Taken together, you may eat more after smoking weed, but your body is also burning more calories. Depending on your body weight goals, we can take advantage of this effect in unique ways. Consuming more calories can be good when we are eating nutritious foods. The increased metabolic rate may also facilitate our attempts to get more physical activity. As you can see, while cannabis does impact metabolism, our behaviors must also be considered.
Clark, T., Jones, J., Hall, A., Tabner, S., & Kmiec, R. (2018). Theoretical explanation for reduced body mass index and obesity rates in cannabis users. Cannabis and cannabinoid research, 3(1), 259–271. https://doi.org/10.1089/can.2018.0045
Farokhnia, M., McDiarmid, G., Newmeyer, M., et al.(2020). Effects of oral, smoked, and vaporized cannabis on endocrine pathways related to appetite and metabolism: a randomized, double-blind, placebo-controlled, human laboratory study. Transl Psychiatry 10, 71 (2020). https://doi.org/10.1038/s41398-020-0756-3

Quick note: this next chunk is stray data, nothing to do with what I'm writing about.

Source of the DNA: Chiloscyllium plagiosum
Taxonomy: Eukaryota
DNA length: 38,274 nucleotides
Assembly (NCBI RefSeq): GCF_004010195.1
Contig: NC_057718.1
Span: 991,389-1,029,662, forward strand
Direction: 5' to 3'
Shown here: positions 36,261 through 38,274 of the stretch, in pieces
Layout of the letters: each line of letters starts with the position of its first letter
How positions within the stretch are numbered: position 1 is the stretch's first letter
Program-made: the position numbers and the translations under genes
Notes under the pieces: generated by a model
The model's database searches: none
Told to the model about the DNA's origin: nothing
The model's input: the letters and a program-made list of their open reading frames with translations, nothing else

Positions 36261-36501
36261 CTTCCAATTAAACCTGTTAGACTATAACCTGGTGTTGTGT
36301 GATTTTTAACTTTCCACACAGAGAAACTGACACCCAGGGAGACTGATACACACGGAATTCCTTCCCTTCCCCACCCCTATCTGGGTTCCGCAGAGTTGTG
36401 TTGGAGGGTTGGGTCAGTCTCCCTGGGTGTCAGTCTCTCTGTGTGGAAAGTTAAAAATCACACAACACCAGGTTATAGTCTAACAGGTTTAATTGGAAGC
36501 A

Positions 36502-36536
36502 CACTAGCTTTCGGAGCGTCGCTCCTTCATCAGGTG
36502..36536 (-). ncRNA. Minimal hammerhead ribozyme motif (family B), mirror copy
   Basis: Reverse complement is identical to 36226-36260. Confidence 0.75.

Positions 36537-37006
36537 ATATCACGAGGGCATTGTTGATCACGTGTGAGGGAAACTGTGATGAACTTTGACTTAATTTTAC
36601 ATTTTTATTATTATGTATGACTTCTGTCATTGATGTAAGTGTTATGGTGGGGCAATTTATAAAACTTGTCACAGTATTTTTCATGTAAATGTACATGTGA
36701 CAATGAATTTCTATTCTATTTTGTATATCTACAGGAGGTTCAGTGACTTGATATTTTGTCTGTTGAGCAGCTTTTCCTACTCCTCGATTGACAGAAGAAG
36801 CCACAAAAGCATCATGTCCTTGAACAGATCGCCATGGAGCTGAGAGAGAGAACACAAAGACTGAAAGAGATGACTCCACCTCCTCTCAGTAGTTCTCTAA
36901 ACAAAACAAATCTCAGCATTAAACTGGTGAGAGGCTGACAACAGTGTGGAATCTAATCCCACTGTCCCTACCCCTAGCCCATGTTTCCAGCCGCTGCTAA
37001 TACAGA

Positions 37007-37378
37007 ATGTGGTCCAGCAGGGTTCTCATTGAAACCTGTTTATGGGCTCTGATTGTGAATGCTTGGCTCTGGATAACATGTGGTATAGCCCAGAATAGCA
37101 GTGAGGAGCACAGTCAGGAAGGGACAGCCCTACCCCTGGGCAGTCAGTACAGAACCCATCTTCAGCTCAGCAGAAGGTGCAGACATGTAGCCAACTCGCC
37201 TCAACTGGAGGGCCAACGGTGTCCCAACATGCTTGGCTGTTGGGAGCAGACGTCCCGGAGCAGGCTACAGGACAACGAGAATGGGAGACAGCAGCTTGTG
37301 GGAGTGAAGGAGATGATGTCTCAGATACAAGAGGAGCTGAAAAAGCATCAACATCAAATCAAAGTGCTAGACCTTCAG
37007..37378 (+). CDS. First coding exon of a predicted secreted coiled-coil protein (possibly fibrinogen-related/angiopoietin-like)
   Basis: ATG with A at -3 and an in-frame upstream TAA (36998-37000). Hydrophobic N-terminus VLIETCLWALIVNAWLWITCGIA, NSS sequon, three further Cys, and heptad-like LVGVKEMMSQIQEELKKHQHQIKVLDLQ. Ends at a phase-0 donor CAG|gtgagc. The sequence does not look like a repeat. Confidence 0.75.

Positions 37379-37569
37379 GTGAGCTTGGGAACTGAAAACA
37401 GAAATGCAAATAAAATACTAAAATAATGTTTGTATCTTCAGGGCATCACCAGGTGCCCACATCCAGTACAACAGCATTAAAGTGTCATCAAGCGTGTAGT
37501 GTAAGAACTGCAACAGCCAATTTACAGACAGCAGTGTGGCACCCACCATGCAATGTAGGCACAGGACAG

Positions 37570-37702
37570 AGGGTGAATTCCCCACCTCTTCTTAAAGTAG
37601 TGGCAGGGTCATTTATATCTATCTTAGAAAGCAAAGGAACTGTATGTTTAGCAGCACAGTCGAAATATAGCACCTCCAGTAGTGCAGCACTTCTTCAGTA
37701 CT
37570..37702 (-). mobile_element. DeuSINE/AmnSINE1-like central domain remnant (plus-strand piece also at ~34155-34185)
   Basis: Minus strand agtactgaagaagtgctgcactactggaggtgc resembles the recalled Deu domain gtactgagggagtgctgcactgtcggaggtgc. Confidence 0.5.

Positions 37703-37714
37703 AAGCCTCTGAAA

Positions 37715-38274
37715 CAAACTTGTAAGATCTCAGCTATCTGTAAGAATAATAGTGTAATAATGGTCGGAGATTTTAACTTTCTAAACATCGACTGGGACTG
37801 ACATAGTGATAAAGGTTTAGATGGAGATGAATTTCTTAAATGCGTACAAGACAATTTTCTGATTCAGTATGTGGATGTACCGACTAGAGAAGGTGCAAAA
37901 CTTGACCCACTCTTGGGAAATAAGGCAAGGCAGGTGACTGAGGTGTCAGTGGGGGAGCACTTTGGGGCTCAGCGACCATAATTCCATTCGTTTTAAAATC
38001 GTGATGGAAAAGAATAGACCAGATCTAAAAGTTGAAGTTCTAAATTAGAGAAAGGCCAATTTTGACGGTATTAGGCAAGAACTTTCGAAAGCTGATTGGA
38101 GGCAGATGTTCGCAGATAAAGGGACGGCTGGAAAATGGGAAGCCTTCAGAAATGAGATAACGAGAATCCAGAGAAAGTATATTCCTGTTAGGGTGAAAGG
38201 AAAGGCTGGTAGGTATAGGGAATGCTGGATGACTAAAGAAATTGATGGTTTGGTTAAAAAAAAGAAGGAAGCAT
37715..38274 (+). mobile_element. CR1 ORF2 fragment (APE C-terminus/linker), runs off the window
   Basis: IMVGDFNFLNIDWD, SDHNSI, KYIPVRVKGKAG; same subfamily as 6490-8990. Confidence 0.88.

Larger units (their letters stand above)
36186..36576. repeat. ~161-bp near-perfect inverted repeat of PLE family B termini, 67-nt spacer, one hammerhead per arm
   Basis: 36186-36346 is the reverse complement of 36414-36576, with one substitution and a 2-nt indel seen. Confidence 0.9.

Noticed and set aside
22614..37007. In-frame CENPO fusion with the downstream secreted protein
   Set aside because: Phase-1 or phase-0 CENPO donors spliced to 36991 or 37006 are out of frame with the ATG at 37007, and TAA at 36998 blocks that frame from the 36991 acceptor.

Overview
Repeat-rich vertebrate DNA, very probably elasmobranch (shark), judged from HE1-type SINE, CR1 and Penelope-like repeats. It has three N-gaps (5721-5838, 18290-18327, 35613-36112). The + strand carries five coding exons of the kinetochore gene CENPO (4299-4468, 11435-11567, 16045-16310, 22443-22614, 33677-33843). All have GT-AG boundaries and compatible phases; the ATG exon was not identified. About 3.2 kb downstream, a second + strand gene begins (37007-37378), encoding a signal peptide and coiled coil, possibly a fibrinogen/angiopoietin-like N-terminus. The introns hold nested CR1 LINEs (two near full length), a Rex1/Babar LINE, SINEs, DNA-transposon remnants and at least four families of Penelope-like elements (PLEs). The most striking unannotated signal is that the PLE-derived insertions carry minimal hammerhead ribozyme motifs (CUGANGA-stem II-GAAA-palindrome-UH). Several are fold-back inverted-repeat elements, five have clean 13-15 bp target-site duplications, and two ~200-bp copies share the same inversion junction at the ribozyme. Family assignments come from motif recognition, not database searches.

Health Canada (2018). Information for health care professionals: Cannabis (marihuana, marijuana) and the cannabinoids. Retrieved from: https://www.canada.ca/en/health-canada/services/drugs-medication/cannabis/information-medical-practitioners/information-health-care-professionals-cannabis-cannabinoids.html
Sansone, R. A., & Sansone, L. A. (2014). Marijuana and body weight. Innovations in clinical neuroscience, 11(7-8), 50–54.
Vázquez-Bourgon, J., Setién-Suero, E., Pilar-Cuéllar, F., Romero-Jiménez, R., Ortiz-García de la Foz, V., Castro, E., & Crespo-Facorro, B. (2019). Effect of cannabis on weight and metabolism in first-episode non-affective psychosis: Results from a three-year longitudinal study. J of Psychopharmacology, 33(3), 284–294. https://doi.org/10.1177/0269881118822173
Zwillich, C., Doekel, R., Hammill, S., & Weil, J. (1978). The effects of smoked marijuana on metabolism and respiratory control. The American review of respiratory disease, 118(5), 885–891. https://doi.org/10.1164/arrd.1918.104.22.1685